But these are minor things that will hopefully be taken care of. As I’ve pointed out repeatedly, it’s certainly better than nothing at all, and I’m really not trying to be overly negative about what the situation is. Everyone is upset we don’t have the best players in the world here this year, and this is certainly a transition year, but there’s some good things happening. By next year with no major international tournaments to worry about, who knows?
It seems nearly official that the playoff format will be the top four making the postseason, and the semifinals and finals being the weekend of July 27-29 in Rochester. That should mean a really good weekend of Boston, Chicago, New York, and Western New York, although it might take some of the luster out of the rest of the regular season.
“We have a good defense,” Riley said. “I’m pretty comfortable that the defense will get us into the playoffs, but getting into the playoffs is not where we want to be, we want to win the championship.”
Of course, as the standings sit now, New England is in fourth, the Flash are only in fifth, both teams having played four games. Although WNY’s schedule has been much, much tougher, the Mutiny could throw the door wide open if they can get a result in Rochester this weekend.
“We’re hosting, we’d better be there (in the playoffs). Otherwise, there might be someone else coaching the Flash next year,” Lines said.
NEW YORK 3:0 PHILADELPHIA
This will be known as the “bus game”, which saw the Fever end up somehow going through Times Square to get to Hofstra from the greater Philly area. The game started 90 minutes late, which is obviously embarrassing for all involved. But as I talked to about before, not much you can do about it now, is there? Live and learn. It actually took the Fury a long time to break the Fever down, which was a bad omen for Sunday.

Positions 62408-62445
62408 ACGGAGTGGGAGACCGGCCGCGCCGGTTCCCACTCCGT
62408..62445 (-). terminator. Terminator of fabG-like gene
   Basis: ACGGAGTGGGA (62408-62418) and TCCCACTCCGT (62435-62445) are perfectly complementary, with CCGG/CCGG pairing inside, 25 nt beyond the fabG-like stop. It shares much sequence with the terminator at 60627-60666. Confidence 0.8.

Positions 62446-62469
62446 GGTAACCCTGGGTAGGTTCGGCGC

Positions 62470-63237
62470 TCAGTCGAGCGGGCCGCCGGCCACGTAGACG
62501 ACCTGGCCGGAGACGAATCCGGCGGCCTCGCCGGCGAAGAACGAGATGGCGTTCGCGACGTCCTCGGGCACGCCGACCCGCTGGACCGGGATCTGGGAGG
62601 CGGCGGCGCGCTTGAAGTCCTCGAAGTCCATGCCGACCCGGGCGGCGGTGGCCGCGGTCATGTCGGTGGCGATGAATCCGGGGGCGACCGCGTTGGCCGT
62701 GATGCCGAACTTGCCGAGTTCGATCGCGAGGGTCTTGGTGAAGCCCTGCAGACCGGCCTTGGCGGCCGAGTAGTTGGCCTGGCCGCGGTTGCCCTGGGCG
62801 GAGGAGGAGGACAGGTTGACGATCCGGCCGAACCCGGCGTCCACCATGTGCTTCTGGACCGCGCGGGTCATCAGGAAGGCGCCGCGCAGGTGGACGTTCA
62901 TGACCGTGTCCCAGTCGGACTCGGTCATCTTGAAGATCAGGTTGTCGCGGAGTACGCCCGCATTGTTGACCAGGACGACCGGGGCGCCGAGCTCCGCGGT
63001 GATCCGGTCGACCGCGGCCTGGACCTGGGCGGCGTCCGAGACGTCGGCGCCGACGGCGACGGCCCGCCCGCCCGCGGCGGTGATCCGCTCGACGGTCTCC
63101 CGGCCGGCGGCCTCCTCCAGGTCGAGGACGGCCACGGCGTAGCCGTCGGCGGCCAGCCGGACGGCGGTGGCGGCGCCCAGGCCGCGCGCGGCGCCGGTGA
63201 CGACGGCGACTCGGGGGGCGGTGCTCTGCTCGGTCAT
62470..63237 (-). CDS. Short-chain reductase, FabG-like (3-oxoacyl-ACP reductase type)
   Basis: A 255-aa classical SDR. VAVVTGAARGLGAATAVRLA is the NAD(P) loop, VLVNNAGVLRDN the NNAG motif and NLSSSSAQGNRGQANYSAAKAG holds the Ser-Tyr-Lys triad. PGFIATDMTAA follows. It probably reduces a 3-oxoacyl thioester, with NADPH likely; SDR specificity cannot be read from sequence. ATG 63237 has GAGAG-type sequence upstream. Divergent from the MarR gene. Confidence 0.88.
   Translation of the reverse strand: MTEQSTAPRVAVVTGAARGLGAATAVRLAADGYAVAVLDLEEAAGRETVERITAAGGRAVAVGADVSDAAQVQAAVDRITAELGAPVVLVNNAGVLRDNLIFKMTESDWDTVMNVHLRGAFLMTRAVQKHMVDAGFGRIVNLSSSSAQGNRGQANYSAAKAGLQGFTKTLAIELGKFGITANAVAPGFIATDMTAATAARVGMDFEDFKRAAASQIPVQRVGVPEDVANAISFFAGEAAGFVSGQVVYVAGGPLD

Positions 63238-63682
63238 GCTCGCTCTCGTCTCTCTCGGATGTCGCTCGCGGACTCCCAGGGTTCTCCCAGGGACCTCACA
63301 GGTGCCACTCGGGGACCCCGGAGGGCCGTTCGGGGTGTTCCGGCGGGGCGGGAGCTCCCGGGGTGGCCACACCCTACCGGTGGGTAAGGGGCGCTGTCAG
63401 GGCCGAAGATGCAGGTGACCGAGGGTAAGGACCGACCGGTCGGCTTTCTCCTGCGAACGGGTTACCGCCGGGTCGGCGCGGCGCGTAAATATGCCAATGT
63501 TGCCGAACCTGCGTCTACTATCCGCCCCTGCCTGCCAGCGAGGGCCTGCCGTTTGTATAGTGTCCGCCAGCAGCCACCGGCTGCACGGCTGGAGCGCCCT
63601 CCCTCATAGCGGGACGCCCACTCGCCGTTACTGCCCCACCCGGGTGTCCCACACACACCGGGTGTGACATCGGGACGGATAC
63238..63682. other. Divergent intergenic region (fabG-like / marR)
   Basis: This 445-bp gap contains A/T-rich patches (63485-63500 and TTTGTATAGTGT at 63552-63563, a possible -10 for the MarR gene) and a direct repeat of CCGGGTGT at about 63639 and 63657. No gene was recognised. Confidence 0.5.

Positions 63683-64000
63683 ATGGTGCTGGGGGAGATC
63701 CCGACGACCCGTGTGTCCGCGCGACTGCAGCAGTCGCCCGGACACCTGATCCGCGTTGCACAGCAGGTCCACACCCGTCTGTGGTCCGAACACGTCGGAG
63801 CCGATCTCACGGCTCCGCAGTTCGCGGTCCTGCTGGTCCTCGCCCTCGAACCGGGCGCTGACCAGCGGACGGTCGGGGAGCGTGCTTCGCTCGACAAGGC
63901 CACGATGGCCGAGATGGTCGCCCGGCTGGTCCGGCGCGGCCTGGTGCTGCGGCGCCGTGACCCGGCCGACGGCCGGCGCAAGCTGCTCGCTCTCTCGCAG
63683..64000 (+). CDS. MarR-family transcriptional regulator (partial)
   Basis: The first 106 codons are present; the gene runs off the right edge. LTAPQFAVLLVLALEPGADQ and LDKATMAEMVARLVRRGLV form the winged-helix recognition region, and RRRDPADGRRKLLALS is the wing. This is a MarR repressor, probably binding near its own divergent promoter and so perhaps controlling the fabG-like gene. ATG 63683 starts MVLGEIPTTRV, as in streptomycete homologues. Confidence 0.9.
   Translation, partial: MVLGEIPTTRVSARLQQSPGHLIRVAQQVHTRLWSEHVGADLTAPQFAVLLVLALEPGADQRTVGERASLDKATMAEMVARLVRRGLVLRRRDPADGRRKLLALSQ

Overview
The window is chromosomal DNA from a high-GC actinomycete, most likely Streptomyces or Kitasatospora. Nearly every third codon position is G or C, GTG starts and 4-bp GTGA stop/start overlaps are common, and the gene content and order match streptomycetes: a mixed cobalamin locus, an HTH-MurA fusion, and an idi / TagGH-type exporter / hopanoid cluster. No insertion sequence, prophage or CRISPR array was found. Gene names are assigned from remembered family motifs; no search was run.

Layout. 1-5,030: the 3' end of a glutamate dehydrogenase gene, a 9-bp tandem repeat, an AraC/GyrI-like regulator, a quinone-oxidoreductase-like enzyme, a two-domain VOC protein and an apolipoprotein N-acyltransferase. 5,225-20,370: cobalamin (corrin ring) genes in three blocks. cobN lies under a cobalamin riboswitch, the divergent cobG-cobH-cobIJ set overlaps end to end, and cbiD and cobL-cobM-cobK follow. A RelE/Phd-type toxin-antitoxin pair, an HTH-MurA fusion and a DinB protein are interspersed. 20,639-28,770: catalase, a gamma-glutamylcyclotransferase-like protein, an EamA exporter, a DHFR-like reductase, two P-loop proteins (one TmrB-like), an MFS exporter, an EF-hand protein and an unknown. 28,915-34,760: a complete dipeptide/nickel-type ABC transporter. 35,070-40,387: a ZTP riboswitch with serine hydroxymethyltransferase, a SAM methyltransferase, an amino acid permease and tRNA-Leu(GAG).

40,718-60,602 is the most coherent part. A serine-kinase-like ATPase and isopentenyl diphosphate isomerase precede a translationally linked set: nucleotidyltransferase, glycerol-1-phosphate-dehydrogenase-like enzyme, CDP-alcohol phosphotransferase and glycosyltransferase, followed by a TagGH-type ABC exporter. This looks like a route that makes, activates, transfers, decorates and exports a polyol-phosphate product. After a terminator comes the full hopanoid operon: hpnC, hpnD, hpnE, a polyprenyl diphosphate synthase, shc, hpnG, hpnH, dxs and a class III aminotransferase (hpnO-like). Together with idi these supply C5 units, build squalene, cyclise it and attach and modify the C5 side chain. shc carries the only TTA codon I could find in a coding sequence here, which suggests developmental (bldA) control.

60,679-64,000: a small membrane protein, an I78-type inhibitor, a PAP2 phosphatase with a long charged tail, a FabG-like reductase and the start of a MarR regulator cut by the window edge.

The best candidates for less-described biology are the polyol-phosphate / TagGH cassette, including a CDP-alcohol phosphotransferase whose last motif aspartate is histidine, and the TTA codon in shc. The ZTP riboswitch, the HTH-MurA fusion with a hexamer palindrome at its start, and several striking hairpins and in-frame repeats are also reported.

“Thursday is a day I’d like to forget,” Fever coach Stuart Gore said. “When you’re sitting there and it takes us four hours to get to New England, how does it take us six and a half hours to get to New York? Those are the wrinkles that need to be ironed out. We were never told we couldn’t take a commercial vehicle on the Belt Parkway, things like that. But I don’t mind being the guinea pig if it will help someone else out. Hopefully, the league will get stronger and stronger and get more and more professional over time.”
INDIANA 0:4 BOSTON
It was funny to watch the battling Tweets from the two clubs in this game, as Indiana tried desperately to find positive things out of this one. To be fair, all of Indiana’s first five games have come against one of the “big”clubs, and no “big” club has even dropped a point yet against a “small” club, so there are some games ahead where Shek Borkowski’s group can think they should be competitive.
NEW ENGLAND 2:1 PHILADELPHIA
The Mutiny escaped with three points in this one, but safe to say they didn’t look great doing it under new coach Chris LeGates, who took over for Tony Horta after Horta took a leave of absence. But three points is three points, and as I said, the Mutiny is three points clear of Western New York heading into this weekend’s showdown in Rochester, one in which they should have Kristie Mewis to go along with the impressive Morgan Andrews (more on her later in the week) in the midfield. And we’ve already mentioned that the Flash has had trouble scoring, so who knows?
CHICAGO 1:0 BOSTON
Must admit, I was quite surprised by this result, but perhaps I shouldn’t have been. I was most surprised that the Breakers were blanked, but the Red Stars certainly have the players to compete for a title and used a Michele Weissenhofer first-half goal to take over the top of the table. The game was very even throughout, which means that all four of the top teams are very close to each other, it would appear.